Dragon Age: Inquisition had some great companion characters, beautiful scenery, and a powerful depiction of the Mage-Templar War, which had been building since Dragon Age: Origins. However, its approach to storytelling always meant that Inquisition was a bridge of sorts from the past to the future. This is something that Dragon Age 4 will need to avoid.
If Dragon Age 4's trailer from The Game Awards 2020 is anything to go by, the upcoming game could be walking down the same road. That said, there's not enough to conclude this for sure, but Dragon Age 4 needs to be able to stand on its own two feet.
Dragon Age: Inquisition may have a compelling story at times, but it's hard to argue that the game's story is self-contained. The Inquisition is already seen to be in the early stages of reforming during the interrogation bookends to Dragon Age 2, making it clear that the player character's involvement was not necessary to the resurgence of the organization. Inquisition's main villain is Corypheus, but it's revealed towards the end of the game that the bigger threat comes from companion Solas, who is in fact the ancient elven deity known as the Dread Wolf.
As a result, Dragon Age: Inquisition just doesn't feel like a self-sustaining story. Its final and most powerful moments, including many found in the game's last DLC, Trespasser, all rely on building up the threat of the Dread Wolf in Dragon Age 4 without giving any satisfying resolution to the Inquisitor's story.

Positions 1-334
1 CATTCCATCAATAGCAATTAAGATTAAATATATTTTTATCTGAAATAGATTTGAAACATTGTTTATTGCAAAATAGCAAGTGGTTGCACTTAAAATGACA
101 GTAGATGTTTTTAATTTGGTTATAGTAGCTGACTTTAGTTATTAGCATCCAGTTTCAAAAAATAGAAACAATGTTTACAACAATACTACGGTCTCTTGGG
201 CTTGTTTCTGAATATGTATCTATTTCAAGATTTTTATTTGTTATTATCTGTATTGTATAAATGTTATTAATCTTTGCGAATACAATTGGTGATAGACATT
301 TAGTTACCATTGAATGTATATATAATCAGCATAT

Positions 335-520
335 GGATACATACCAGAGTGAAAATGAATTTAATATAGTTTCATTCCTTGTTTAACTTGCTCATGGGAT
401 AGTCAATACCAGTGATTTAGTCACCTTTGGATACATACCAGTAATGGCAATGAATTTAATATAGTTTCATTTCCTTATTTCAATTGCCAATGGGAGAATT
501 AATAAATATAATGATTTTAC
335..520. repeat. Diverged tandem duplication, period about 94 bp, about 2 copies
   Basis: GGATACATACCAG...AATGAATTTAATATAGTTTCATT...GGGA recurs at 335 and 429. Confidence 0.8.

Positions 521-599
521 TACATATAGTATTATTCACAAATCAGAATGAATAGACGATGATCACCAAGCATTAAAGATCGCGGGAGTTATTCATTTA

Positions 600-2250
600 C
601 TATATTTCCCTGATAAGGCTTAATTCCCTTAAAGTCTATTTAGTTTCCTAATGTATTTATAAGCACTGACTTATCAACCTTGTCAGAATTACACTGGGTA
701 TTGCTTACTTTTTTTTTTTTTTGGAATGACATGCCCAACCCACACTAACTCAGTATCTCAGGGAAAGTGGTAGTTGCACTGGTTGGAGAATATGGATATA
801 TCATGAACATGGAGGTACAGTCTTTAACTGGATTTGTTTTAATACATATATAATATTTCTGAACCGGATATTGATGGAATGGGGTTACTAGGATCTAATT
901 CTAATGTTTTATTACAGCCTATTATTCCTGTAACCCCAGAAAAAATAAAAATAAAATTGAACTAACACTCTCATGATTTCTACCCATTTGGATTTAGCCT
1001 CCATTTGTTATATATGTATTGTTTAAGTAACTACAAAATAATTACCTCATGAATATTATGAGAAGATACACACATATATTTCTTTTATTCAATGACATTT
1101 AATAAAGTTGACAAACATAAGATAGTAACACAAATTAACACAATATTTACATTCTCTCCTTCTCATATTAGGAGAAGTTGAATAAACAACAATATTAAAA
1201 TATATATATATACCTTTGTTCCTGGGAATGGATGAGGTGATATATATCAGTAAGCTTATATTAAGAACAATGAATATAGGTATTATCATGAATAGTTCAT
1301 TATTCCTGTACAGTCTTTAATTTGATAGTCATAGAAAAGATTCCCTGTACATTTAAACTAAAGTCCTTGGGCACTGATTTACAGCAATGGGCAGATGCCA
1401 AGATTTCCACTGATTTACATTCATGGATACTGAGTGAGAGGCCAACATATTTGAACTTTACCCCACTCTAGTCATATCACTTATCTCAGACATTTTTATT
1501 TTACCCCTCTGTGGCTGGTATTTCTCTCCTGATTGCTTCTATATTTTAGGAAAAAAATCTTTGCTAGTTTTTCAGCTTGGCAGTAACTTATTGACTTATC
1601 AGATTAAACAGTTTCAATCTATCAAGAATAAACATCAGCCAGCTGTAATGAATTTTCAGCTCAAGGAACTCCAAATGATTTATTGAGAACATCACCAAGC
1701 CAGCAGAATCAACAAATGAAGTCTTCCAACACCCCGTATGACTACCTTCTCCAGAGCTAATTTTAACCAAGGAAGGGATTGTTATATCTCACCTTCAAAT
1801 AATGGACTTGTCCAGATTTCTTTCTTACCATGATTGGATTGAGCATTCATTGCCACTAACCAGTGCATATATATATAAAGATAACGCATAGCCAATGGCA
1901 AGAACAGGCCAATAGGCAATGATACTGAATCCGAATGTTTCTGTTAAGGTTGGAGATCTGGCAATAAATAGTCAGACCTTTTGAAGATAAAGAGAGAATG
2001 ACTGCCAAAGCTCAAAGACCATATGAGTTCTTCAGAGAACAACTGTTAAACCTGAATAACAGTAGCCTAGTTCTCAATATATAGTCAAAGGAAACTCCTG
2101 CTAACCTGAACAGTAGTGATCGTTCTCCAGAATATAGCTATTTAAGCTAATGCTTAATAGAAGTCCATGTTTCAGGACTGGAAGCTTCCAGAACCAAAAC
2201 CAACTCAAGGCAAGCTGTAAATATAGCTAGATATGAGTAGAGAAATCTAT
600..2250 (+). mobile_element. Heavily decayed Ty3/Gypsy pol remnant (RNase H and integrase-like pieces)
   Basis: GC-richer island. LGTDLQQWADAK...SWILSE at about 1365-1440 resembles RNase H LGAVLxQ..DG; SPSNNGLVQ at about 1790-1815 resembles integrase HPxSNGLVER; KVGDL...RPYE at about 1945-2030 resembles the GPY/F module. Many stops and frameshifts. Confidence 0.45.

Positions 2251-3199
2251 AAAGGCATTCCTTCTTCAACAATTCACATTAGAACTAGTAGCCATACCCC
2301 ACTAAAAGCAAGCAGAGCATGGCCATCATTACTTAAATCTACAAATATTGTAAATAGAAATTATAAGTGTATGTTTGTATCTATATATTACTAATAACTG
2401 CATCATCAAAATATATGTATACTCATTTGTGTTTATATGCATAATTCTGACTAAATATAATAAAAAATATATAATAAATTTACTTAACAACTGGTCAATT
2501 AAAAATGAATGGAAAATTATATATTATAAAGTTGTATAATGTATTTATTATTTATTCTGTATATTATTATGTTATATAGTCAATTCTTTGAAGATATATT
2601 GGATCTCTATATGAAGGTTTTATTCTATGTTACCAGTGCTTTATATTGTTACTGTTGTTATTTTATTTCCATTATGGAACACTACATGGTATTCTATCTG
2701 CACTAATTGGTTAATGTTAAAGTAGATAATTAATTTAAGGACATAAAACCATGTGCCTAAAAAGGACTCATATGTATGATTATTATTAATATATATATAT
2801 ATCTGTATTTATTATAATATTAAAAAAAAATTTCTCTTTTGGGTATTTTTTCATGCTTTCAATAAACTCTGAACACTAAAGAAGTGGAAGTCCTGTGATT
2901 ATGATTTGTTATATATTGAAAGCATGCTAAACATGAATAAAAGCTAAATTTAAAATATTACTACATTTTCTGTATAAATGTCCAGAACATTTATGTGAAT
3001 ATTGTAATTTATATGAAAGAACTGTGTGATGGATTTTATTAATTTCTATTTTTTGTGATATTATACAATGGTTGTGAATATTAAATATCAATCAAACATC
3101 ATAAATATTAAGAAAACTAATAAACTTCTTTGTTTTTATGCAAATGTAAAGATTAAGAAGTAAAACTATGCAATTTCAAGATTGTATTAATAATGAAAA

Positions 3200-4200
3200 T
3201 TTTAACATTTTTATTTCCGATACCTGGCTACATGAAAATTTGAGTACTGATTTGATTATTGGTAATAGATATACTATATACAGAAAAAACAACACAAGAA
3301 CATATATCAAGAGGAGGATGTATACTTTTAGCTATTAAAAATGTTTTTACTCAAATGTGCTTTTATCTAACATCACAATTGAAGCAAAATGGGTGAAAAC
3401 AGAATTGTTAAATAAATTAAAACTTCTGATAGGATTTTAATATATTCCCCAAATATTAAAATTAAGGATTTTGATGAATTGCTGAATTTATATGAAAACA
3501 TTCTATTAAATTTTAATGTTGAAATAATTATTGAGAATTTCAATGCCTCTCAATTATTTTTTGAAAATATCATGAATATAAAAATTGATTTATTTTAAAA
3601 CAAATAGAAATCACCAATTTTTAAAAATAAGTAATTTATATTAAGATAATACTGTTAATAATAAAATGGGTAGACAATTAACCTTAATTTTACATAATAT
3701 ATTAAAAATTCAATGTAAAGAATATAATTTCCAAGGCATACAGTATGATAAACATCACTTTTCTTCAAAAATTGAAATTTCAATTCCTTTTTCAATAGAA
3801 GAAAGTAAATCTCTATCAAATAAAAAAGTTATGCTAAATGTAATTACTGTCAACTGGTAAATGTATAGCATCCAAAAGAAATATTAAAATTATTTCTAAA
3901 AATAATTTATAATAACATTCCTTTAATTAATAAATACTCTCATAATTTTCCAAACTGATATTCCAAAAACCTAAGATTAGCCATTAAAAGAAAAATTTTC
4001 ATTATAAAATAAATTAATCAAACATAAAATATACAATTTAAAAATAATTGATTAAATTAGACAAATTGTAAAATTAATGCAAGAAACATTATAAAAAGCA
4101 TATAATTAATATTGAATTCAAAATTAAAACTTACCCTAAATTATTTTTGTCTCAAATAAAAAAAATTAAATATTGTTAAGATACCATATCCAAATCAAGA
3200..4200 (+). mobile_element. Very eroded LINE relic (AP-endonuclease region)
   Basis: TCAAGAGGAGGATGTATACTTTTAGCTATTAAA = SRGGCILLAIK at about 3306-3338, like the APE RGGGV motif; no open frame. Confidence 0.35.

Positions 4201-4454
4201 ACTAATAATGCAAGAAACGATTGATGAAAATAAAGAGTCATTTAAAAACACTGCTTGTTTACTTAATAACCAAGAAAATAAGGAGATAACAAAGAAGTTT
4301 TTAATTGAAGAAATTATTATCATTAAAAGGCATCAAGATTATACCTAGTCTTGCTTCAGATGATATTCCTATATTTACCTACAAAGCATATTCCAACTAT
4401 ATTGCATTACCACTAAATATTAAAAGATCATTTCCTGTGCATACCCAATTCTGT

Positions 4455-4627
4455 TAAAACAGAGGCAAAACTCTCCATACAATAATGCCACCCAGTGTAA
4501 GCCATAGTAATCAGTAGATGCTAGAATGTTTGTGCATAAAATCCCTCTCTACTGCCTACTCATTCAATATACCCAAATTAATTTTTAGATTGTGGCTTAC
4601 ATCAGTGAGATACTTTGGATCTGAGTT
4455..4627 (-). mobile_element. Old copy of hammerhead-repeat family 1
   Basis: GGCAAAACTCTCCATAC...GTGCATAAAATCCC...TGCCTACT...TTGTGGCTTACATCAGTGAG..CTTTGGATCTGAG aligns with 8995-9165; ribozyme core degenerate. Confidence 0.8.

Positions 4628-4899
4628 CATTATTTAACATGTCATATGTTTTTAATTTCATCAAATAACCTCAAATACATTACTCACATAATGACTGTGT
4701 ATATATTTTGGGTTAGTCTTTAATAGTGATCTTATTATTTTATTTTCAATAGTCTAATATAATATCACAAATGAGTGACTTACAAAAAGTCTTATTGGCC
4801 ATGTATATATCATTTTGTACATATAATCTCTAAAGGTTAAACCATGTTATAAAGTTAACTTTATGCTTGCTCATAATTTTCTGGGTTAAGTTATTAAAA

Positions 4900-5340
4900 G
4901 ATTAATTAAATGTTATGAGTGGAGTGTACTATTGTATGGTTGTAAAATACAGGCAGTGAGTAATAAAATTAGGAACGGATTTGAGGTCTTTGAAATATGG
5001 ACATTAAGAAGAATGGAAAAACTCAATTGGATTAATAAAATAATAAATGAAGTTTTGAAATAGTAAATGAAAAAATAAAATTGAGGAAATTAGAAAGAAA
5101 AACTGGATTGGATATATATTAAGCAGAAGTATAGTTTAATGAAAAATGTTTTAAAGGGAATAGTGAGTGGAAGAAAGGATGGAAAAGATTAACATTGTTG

In part, this is because the story of Dragon Age: Inquisition isn't really about the Inquisitor at all. The player character is thrown into the role after a fluke causes them to get the "Anchor" on their left hand, a power which allows them to close rifts in the Veil that separates the material realm from the world of magic, known as the Fade. This instantly launches them to the top of the Inquisition as the new Inquisitor, and though there are a few important choices which can be made in Dragon Age: Inquisition's story like choosing between siding with the mages or the Templars, both the start of the story and its ending decenter the agency of the Inquisitor entirely. The start of the game launches the character to the top of the Inquisition, and the ending reveals that, in part, they were being manipulated the entire time.
With Dragon Age: Inquisition, it's hard to avoid the feeling that the main conflict is only a stepping stone towards something greater. As a villain, Corypheus calls back to Dragon Age: Origins' Darkspawn threat, while ultimately feeling like a tamer copy. As a future villain, Solas has yet to show his full hand.
Compared to Inquisition, the story of Dragon Age: Origins is almost entirely self-contained. There are a few residual questions, like what will become of Morrigan and her Old God Baby if the player went through with her ritual instead of choosing a sacrifice to end the Blight. However, the potential for Morrigan's child to do evil in the future feels more like the morally ambiguous cost of the game's final decision, rather than a plot-point which necessarily needs resolving in a future game.
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